Ram Lal Yadav stands in the queue at the temple where the Mandal family begs. He says that he feels obliged to give money to many child beggars, especially when he is visiting the temple. He says that it’s a good deed, showing the coins he exchanged for paper money in order to give to child beggars.
But others say even though they sometimes give to beggars, it’s not sustainable.
Pabitra Khanal spares some change to a beggar in Kathmandu’s business district.
“Sometimes, I give them money,” she says. “But at times when I don’t have anything to give, I just scold them.”
She says that the middle class can’t afford to support child beggars.
“Even if you give 1 rupee (1 cent) to beggars in the temple and streets, you end up giving 20 rupees (22 cents) every day,” she says. “It’s difficult for middle-class people like us who have to struggle equally.”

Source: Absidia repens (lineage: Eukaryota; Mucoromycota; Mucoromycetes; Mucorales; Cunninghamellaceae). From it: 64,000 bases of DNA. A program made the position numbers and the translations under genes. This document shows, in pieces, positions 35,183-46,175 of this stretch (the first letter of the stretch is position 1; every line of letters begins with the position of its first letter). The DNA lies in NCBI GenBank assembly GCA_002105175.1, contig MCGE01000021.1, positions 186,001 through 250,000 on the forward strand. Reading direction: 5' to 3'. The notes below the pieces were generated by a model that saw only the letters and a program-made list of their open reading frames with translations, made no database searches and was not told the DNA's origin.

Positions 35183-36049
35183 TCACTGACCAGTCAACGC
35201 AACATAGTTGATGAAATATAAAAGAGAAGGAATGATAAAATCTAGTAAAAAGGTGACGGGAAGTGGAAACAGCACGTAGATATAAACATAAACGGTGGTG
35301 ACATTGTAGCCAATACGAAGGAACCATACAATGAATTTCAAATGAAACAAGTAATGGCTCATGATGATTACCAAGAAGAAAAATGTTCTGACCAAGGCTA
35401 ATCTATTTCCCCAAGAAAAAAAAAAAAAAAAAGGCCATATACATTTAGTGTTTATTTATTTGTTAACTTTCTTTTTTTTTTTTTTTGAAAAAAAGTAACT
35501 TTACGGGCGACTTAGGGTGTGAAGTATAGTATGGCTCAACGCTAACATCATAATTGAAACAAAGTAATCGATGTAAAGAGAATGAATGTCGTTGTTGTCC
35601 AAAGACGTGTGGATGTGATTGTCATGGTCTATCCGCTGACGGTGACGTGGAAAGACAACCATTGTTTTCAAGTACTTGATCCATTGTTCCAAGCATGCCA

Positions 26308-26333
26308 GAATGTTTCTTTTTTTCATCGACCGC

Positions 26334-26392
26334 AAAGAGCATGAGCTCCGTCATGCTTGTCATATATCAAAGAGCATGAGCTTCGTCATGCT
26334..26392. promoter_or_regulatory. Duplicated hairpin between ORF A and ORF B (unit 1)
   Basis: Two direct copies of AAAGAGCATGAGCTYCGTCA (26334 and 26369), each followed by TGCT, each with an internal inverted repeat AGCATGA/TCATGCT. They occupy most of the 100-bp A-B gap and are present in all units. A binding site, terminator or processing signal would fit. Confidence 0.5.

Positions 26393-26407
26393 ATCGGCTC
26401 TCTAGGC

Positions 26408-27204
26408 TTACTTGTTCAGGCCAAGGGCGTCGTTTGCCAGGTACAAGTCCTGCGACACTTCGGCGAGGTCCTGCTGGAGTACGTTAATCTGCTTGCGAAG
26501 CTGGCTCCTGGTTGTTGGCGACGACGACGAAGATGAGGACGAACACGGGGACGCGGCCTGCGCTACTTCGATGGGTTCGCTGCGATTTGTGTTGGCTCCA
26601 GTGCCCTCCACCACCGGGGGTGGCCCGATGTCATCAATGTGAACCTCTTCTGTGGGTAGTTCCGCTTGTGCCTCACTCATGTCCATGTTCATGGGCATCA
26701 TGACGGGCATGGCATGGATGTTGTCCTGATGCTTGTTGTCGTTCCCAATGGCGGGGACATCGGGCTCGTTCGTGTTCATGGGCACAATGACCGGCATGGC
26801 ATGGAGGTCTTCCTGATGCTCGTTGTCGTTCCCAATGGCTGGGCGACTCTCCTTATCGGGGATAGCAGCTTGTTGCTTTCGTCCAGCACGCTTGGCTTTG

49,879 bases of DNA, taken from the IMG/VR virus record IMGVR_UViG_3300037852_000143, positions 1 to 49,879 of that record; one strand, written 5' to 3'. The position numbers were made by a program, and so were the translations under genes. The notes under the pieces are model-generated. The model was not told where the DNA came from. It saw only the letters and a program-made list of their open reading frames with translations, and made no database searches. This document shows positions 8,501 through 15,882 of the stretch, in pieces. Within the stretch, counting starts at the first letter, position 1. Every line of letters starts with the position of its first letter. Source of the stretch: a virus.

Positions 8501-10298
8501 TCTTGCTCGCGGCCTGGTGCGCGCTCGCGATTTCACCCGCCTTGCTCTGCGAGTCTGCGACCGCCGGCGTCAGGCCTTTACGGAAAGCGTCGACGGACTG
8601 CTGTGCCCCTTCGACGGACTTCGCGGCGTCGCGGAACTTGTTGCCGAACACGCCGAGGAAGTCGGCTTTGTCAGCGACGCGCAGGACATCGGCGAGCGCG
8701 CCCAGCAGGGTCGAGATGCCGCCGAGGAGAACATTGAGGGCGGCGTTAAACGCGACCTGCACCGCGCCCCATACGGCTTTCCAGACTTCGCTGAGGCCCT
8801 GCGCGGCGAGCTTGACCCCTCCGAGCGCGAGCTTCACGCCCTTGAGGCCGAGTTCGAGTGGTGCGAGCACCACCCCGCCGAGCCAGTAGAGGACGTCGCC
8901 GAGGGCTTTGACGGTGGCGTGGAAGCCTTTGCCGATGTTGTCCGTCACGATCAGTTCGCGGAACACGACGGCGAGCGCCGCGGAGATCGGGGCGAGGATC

Laxmi Prasad Tripathi, undersecretary at Nepal’s Ministry of Women, Children and Social Welfare, says that the government has programs for street children, but they haven’t materialized because of limitations in funding and infrastructure.
Mandal says many people don’t realize she is partially blind.
“Sometimes when I go to beg,” she says, “people yell at me and say, ‘Your hands and feet are still intact, so why don’t you work?’”
But she says she wishes she could work.
“Who wants to beg?” she asks, her eyes full of tears. “If only my eyes were good, I could have done some labor work too.”
Mandal tries to correct a common perception that people beg because they don’t want to work.
“We’re not doing this because we want to,” Mandal says. “It’s because of our poverty. Since we are from the south and have dark complexion, people think we come from India. Sometimes they act like they will beat us and label us as foreign beggars.”